But who cares? Think of half-frame as the predecessor to the digital point-and-shoot, or even the cell phone camera, and it makes a lot more sense. Hell, I forget to focus half the time (come to think of it, that’s probably a good pick-up line to use on Lomography chicks). Put aside your serious photographer pretensions and just shoot. It ain’t the equipment, it’s how you use it – or so they say.

Got a half-frame camera, or have a deep, perhaps slightly unhealthy, desire for one? Tell your old uncle Filmosaur all about it…

Meet the Camera: Yashica Samurai Z

This is a surprise new entry in the line-up. I was recently handed this camera by my father, who purchased it new on a trip to Asia way back when. It needed a new battery, but other than that everything seems to work just fine. The test roll is in there now, so I’ll find out soon enough what kind of pictures it takes. It may take a little longer than usual, however, as this is a half-frame camera. Seems a little silly that such a large camera takes such tiny photos, but it does.

The first thing you have no doubt noticed (you’re an observant one, aren’t you?) is that it looks more like a 90s-era camcorder than a film camera. Once you get past the oddball look of the thing, however, it’s a pretty standard 35mm camera underneath. It’s an autofocus SLR with a fixed 25-75mm (that’s a 35-105mm 35mm equivalent) f/4.0-5.6 zoom lens that takes standard 43mm filters. Operation feels rather agricultural compared with modern digital cameras; the zoom is loud, the autofocus is loud, the shutter is loud, and you can feel their actuation through the whole camera (though to be fair this may be due in part to the way it fits in the hand). It can be easily operated with one hand.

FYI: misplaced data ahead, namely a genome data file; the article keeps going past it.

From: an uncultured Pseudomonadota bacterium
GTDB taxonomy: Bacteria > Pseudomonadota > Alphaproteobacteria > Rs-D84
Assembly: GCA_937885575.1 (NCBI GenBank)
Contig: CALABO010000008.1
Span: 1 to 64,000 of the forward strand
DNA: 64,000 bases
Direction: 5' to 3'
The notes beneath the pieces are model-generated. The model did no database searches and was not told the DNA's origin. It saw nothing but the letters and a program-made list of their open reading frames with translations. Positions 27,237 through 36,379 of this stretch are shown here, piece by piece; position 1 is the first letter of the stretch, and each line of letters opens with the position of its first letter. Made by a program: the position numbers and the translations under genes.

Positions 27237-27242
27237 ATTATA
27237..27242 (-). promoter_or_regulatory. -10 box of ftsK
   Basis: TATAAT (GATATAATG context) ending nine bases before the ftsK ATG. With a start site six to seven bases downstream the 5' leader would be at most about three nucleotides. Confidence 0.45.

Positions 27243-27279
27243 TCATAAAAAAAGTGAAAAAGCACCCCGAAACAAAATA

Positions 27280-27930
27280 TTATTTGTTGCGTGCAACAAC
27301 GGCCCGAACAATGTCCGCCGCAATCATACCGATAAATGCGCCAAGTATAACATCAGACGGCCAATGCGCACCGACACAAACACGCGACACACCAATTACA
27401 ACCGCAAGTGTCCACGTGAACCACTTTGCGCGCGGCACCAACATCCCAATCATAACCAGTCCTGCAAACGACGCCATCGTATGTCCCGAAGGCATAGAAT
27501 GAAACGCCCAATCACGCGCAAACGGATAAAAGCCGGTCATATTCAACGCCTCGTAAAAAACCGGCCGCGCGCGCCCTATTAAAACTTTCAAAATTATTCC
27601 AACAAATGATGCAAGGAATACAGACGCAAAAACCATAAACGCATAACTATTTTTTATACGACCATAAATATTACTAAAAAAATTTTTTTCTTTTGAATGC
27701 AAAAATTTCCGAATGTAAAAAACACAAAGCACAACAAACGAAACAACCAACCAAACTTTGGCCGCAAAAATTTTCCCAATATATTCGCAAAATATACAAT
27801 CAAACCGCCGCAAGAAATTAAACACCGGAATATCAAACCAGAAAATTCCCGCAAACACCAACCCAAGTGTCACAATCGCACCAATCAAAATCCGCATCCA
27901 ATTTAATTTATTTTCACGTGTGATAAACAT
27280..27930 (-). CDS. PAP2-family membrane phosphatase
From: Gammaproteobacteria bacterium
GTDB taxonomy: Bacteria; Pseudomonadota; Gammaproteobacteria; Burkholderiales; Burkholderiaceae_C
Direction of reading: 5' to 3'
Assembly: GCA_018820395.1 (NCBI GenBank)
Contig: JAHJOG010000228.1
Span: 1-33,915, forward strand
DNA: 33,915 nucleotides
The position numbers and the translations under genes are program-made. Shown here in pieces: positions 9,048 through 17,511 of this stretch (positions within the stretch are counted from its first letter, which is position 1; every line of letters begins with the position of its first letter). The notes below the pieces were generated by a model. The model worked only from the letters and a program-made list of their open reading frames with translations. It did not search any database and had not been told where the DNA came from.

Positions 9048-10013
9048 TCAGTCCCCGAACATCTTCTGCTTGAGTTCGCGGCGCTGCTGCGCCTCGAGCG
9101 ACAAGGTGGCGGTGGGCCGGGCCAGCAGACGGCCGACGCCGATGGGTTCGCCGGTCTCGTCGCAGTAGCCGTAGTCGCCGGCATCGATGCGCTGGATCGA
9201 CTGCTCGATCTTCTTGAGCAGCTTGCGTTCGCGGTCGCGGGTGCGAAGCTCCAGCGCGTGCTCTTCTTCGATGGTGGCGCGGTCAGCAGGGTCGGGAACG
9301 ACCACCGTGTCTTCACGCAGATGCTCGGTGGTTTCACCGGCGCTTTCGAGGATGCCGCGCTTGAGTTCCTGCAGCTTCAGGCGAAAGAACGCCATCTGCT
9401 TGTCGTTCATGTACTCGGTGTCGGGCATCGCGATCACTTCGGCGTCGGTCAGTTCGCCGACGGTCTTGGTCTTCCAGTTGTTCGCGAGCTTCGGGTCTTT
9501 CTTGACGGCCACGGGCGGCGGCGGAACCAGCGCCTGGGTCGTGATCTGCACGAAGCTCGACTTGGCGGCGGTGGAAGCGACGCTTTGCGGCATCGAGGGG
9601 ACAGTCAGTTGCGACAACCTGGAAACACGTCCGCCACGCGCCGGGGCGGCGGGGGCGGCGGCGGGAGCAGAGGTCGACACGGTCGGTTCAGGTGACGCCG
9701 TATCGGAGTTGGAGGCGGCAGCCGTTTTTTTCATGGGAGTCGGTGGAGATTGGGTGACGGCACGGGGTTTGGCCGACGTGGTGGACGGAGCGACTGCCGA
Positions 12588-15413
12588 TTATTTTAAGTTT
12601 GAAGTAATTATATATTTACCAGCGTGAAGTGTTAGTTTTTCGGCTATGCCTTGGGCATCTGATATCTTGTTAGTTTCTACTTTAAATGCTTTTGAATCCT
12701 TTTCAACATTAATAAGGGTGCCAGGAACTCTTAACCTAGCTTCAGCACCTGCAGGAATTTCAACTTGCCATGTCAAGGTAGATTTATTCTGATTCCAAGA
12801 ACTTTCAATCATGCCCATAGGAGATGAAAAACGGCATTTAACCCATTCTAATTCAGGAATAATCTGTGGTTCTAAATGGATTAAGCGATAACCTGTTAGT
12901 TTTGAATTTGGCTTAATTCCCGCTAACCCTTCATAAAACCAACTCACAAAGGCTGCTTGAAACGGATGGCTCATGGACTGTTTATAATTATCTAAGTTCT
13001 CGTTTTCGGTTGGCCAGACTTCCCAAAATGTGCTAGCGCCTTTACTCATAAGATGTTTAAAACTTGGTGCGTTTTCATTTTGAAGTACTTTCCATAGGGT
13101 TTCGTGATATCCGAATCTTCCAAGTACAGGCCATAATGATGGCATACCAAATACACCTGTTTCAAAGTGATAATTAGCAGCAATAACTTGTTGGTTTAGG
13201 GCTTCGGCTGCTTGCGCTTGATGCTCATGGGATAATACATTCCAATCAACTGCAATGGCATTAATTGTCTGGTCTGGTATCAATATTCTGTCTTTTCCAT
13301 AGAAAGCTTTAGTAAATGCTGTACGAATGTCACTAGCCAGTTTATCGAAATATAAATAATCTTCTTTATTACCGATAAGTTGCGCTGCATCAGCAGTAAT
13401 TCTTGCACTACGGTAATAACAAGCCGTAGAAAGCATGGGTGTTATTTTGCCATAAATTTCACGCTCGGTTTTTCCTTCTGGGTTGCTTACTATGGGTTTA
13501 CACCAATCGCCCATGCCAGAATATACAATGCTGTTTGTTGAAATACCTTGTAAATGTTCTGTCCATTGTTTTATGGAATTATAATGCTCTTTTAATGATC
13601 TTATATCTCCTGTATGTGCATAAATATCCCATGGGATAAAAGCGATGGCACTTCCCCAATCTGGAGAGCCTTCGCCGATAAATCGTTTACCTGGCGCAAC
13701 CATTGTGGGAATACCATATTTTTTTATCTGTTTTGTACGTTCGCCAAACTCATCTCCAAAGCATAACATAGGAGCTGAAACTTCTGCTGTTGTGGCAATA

Controls for the zoom and shutter are placed as they would be on a camcorder. Film loading is on the bottom, with the film feeding upward. The on-off mechanism is a bit peculiar: the pop-up flash acts as the power switch – up for on, down for off. The user can control the flash actuation on the back panel LCD, along with a host of other functions. Some of these are truly unique and offer lots of possibilities for taking unique photographs. Frames can be exposed multiple times, including an automated mode that takes five shots in a quarter-second on a single frame. Time exposures can be automated up to 24 hours. The high-speed motor drive allows continuous shooting at 4.5 frames per second. Several flash modes are available, as is exposure compensation. This is an extraordinary feature set for a camera built in the late 1980s.

It’s a funky camera. Very non-traditional, simple to use but full-featured. I’m more of a manual control sort of a guy (OK, fine, control freak), but this is a very good camera to just screw around with. Blast away – it’s half-frame, so you’re able to get lots of pictures on a single roll of film. Want to play around with unusual effects (I’m looking at you, Lomography…)? The camera does all the work for you. Really, what’s not to like?